I have been doing some work on money market codes of conduct. In my research, I came across a fascinating article on “Anxiety, Overconfidence and Excessive Risk-Taking” by Thomas Eisenbach and Martin Schmalz (FRBNY Staff Report No.71, March 2015).
The authors note that it is widely accepted and well substantiated that people tend to systematically underestimate risk. Consequently, they tend to be overconfident and exhibit a natural propensity to excessive risk-taking. The aim of their paper is to integrate such distortions in belief into economic theory by asking, what is the rationale for overconfidence?
The proposition is that overconfidence depends on the time horizon of decision-making. People are less inclined to take imminent risks and more inclined to take distant risks. We prefer risky gambles with high returns to safer alternatives as long as they are temporarily distant but when the future arrives, we tend to ‘chicken out’. The authors called this inconsistent risk aversion ‘anxiety-prone’ behaviour. The authors’ Preference-Based Model of Overconfidence’ basically seeks to establish an equilibrium level of overconfidence that balances excessive risk-taking due to overconfidence in some states of the world with insufficient risk-taking due to anxiety in other states.
When anxiety-prone behaviour is combined with an ability to forget, ignore, distort or, in some way, deprive ourselves of information about the future, we can become overconfident and more inclined to take higher (future) risks than we otherwise would. To my childish delight, the authors refer to ‘a preference for a biased posterior’. The concealment of information about the future is what reconciles a person’s current risk aversion with their future risk appetite.
Further, the authors demonstrate that, counterintuitively, people who are more prone to anxiety when facing immediate risk are the ones more likely to exhibit overconfidence about the future. In other words, anxiety-prone behaviour is worse in more anxious people! This makes intuitive sense if you consider that deluding oneself about the future would be the natural preference for an anxious person as it reduces their anxiety!
At first glance, it would seem unlikely that we would forget, ignore, distort or deprive ourselves of information about the future. But the authors explain that they are not necessarily describing the actual mental process of a decision-maker. Rather, the behaviour observed is the same as if the decision-maker consciously made the decision. And while it seems odd to suggest making a conscious decision to forget, the actual process may be one of not making the necessary conscious effort to recall something.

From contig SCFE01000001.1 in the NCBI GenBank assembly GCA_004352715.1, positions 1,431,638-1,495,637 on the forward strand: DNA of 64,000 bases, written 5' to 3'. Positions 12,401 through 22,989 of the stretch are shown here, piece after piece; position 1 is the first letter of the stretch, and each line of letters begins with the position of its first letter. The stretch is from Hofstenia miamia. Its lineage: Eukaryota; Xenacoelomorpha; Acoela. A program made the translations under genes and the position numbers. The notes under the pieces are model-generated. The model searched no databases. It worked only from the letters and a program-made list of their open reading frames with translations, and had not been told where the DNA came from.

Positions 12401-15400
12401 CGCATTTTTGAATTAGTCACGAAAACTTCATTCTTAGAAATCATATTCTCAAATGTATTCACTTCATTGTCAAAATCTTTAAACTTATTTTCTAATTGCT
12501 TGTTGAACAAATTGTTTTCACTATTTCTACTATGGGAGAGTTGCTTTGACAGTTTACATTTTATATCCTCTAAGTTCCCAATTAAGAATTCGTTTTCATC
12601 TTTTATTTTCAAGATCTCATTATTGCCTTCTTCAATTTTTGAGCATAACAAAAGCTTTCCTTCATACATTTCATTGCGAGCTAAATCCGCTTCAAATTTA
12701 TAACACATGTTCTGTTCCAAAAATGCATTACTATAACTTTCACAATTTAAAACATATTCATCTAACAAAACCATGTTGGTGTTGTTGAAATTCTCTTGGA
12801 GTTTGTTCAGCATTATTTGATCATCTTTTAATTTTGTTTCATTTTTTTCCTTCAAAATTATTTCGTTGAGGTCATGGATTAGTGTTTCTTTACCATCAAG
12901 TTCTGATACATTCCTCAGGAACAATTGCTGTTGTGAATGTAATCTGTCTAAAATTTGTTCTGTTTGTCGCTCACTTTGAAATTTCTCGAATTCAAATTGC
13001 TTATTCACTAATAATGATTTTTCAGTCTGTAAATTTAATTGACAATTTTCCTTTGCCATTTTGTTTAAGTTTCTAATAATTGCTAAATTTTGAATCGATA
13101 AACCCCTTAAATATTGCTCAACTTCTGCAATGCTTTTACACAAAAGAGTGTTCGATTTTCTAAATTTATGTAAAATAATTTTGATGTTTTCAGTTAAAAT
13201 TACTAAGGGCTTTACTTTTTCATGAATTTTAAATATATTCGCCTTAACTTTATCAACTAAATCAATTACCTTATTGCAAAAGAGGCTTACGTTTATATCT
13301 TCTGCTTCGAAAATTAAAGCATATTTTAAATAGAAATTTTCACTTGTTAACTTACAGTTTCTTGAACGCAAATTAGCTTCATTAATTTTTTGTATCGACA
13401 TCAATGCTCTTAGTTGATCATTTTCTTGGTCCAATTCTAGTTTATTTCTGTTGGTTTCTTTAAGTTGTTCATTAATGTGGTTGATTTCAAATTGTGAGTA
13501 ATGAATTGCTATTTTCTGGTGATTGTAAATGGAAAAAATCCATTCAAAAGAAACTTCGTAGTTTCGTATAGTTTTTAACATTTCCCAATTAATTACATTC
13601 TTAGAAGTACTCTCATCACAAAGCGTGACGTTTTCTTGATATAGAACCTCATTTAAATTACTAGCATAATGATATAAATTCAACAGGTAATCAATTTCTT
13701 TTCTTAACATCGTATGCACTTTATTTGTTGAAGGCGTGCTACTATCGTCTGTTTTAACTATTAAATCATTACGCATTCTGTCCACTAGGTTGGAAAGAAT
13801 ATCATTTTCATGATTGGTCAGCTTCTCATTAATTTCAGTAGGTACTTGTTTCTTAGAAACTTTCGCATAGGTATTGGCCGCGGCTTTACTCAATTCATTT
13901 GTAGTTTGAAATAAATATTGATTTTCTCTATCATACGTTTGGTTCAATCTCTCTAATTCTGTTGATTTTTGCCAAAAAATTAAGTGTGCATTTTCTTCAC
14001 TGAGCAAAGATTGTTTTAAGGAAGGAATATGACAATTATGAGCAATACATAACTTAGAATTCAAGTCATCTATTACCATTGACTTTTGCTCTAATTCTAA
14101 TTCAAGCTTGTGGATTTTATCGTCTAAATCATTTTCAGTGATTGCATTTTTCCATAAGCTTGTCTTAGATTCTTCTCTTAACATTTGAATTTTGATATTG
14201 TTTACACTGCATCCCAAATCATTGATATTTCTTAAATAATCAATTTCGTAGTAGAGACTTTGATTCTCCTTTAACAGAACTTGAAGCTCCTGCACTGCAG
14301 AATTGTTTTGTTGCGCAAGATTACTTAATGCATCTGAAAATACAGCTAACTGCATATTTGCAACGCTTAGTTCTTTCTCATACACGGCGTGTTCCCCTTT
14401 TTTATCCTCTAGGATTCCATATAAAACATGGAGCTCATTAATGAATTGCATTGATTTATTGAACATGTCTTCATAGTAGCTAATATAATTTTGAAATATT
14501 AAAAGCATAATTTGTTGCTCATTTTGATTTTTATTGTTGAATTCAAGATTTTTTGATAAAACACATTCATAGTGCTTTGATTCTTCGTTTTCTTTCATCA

Moreover, what often happens in practice is that a decision-maker will implement, encourage or acquiesce in the creation of a management culture that keeps themselves misinformed about risks. One manifestation of such information selectivity is the much remarked upon scarcity of openly-expressed critical upward feedback. Lack of upward feedback is often said to be implicitly or explicitly mandated by the head of an organisation (‘killing the messenger’). The lack of formal and open upward feedback is the reason for the establishment of formal, anonymous upward feedback mechanisms, including whistle-blowing provisions. Such observations resonate with accounts of the management culture of banks before the recent crisis. There is also direct evidence on the biased selection of information from studies of financial decision-making that find that investors look up their portfolio performance less often after receiving a sign about increased risk, such as a price fall (the ‘Ostrich Effect’). And one study found that retail investors display little demand for unbiased advice, even though they are the ones who need it the most!
There is an interesting discussion by the authors of ‘self-manipulation with alcohol and drugs’ as a means of self-deception. This is particularly relevant to codes of conduct. It is well established that alcohol is associated with risky behaviour, including gambling, through boosting (over)confidence. But alcohol has also been shown to lead to forgetting, especially of negative signals. And there is evidence that drugs are used deliberately to induce performance changes, particularly by anxious individuals. Anecdotal evidence on the ‘widespread use of…cocaine by professional traders’ is consistent both with strategic self-manipulation and with overconfidence.
The authors also argue that, under assumptions of horizon-dependent risk aversion and self-delusion through the biased selection of information, a riskier environment is more conducive to overconfidence. The return on a risky strategy looks the sensible choice if one does not recognise its true risk. This leads to excessive risk-taking in risky environments and insufficient risk-taking in safe environments. As overconfident decision-makers have a greater appetite for risks, they sustain and reinforce excessive risk levels at the top of the cycle. Conversely, underconfidence helps sustain and reinforce the lack of action at the bottom of the cycle.
A final sobering thought. While our propensity to overconfidence and excessive risk-taking can damage financial markets, it is also the motive force that drives entrepreneurship. Get out of that one!